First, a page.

In this VETgirl online veterinary continuing education blog, Dr. Shelby Reinstein, DVM, DACVO reviews keratoconjunctivitis sicca (KCS or “dry eye”) in dogs. Last week, we talked about the many forms of dry eye or KCS in dogs. In this week’s VETgirl blog, we review how do we treat KCS in dogs!
The majority of dogs with KCS are managed medically with a combination of tear stimulants, tear substitutes, antibiotics, and anti-inflammatories. Treatment regimens require adjustments based upon serial eye exams and STT measurements. Surgical therapy for KCS is reserved for dogs that do not respond to aggressive medical therapy and are persistently painful.
There are two main categories of tear stimulants: cholinergic agents stimulate lacrimal secretion via parasympathetic fibers, and immunomodulators increase tear production by controlling glandular inflammation and dysfunction.
Cholinergic agents are only used in rare cases of KCS when a neurologic component is suspected. Pilocarpine is administered topically as a 0.125% or 0.25% drop, or orally on the food using the commercially available 1% or 2% ophthalmic solution. Topical administration is often quite irritating, resulting in squinting, conjunctival hyperemia, and a miotic pupil. Oral administration can induce systemic side effects including salivation, vomiting, diarrhea, and cardiac arrhythmias and the margin of safety is exceedingly narrow. The dose should be adjusted slowly and owners should be counseled strongly regarding monitoring.
Immunomodulating agents such as Cyclosporine (CsA) and Tacrolimus are the most commonly utilized medications for the treatment of KCS. These drugs exert their action by inhibiting T-cell activation, which results in a decreased lymphocyte function, reduced glandular inflammation, and an improved secretory potential. Both CsA and Tacrolimus have been shown to increased tear production significantly over time. CsA is available commercially in a 0.02% ointment (Optimmune®, Merck & Co.) or may be compounded into 1%-2% oil-based solutions. The oil vehicle allows for an increased contact time with the ocular surface and improved bioavailability of the drug. These medications are used every 8-12 hours and 30-45 days are required for full response. Dogs which respond well to the initial therapy and achieve STT values > 20 mm/min may be reduced to once or twice daily for long term maintenance. Dogs with severe KCS (STT < 5 mm/min) have a 50-80% chance of responding to CsA. Clinically, dogs should have reduced squinting, a resolution of the redness and ocular discharge, and an improvement in the corneal vascularization and / or pigmentation.
A large number of commercially available products exist that provide replacement therapy for tear deficiencies and the choice is often based upon clinician preference, availability, and cost, as well as the specific need of the patient. These medications play a crucial role in the management of KCS and should be used in combination with tear stimulant therapy. Ointments, gels, and viscous drops are available, and some are preservative-free. Frequency of use is dictated with the severity of KCS, however products containing preservatives should be limited to 6 times daily to avoid epithelial toxicity to the cornea.
Secondary bacterial conjunctivitis is common in dogs with KCS due to reduced debris removal, accumulation of debris, and a lack of the natural antimicrobial tear properties (lysozyme, IgA). Broad-spectrum topical antibiotics should be administered in the early stages of treatment, usually at a frequency of 3-4 times daily. As the tear levels improve and ocular surface inflammation subsides, these antibiotics can be reduced and eventually stopped. Bacterial culture and sensitivity testing is reserved for chronic, non-responsive mucopurulent discharge despite an improvement in tear levels.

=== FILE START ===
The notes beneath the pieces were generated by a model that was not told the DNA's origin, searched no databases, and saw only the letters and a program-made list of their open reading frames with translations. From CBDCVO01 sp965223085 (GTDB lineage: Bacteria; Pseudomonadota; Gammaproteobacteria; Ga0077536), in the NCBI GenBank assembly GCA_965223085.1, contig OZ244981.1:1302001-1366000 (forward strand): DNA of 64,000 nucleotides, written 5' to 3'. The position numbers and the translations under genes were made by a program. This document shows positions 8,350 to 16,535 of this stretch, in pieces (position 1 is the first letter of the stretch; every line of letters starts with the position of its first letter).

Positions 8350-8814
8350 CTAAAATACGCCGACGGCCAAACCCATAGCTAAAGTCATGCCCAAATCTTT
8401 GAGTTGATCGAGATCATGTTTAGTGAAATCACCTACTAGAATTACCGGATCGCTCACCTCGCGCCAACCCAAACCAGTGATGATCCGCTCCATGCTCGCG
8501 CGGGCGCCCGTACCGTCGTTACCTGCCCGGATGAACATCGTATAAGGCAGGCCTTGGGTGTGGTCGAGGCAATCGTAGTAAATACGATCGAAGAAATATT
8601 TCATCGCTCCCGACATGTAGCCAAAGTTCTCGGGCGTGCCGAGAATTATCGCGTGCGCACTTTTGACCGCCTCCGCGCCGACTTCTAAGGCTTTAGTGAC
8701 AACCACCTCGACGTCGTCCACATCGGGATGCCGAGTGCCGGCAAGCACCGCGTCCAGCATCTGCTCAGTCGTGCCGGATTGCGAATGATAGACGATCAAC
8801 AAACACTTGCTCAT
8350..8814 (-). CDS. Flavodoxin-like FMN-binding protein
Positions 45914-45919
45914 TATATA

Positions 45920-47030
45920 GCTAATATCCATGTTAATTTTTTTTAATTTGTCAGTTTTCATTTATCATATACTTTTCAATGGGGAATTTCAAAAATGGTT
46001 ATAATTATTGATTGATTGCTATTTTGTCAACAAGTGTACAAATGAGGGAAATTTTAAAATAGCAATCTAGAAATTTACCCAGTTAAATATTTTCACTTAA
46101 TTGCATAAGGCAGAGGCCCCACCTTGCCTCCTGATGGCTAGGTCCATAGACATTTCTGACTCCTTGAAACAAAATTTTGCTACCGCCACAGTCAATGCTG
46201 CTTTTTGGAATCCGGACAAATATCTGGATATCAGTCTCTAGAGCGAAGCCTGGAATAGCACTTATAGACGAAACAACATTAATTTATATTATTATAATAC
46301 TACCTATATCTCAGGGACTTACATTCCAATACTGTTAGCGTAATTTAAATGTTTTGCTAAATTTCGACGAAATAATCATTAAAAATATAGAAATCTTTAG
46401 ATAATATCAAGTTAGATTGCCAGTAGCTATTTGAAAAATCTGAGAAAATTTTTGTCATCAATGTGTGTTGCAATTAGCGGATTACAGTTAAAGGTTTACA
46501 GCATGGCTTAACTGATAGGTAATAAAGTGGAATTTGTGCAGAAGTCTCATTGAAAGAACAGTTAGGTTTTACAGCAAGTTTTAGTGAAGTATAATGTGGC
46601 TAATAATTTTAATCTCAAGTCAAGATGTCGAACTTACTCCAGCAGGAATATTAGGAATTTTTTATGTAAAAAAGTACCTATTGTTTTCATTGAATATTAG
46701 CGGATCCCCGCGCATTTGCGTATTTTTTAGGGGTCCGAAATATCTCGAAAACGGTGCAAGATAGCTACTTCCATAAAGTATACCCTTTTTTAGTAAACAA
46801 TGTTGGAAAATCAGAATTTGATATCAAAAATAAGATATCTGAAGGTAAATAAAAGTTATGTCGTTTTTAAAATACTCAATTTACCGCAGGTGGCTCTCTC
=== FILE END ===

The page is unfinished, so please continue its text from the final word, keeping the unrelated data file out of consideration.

Topical anti-inflammatories or anti-inflammatory and antibiotic combinations are useful in reducing ocular surface inflammation, improving comfort, and diminishing corneal opacities and vascularization. Due to the propensity for corneal ulceration, caution should be used when prescribing topical steroid medications to patients with KCS. Fluorescein staining should be performed, and owners should be counseled on the clinical signs and appearance of ulcerative disease.
Surgery for qualitative tear deficiencies is reserved for patients who have failed medical tear stimulant therapy and whose comfort level cannot be maintained with tear replacement therapy. A parotid duct transposition (PDT) is a surgical procedure in which the flow of saliva from the parotid duct is re-routed into the conjunctival fornix. Tear and saliva are physiologically similar in their pH and osmolarity, allowing salivary secretions to be a suitable substitute for tears. The mineral content of saliva is greater than tears however, thus post-operative complications with mineral deposition in the cornea and on the eyelids is fairly common. Other complications include excessive salivary flow with resultant moist dermatitis, inadequate salivary flow due to duct occlusion or fibrosis of the conjunctival opening, and corneal ulceration.
Distributional tear deficiencies resulting from lagophthalmos or facial nerve dysfunction may benefit from temporary or permanent tarsorrhaphies. Brachycephalic patients with concurrent KCS also benefit from palpebral fissure reduction, which improves to corneal coverage and conserves the existing tear film.
When in doubt, appropriately treatment of KCS in dogs is warranted to best relieve patient discomfort and to retain vision!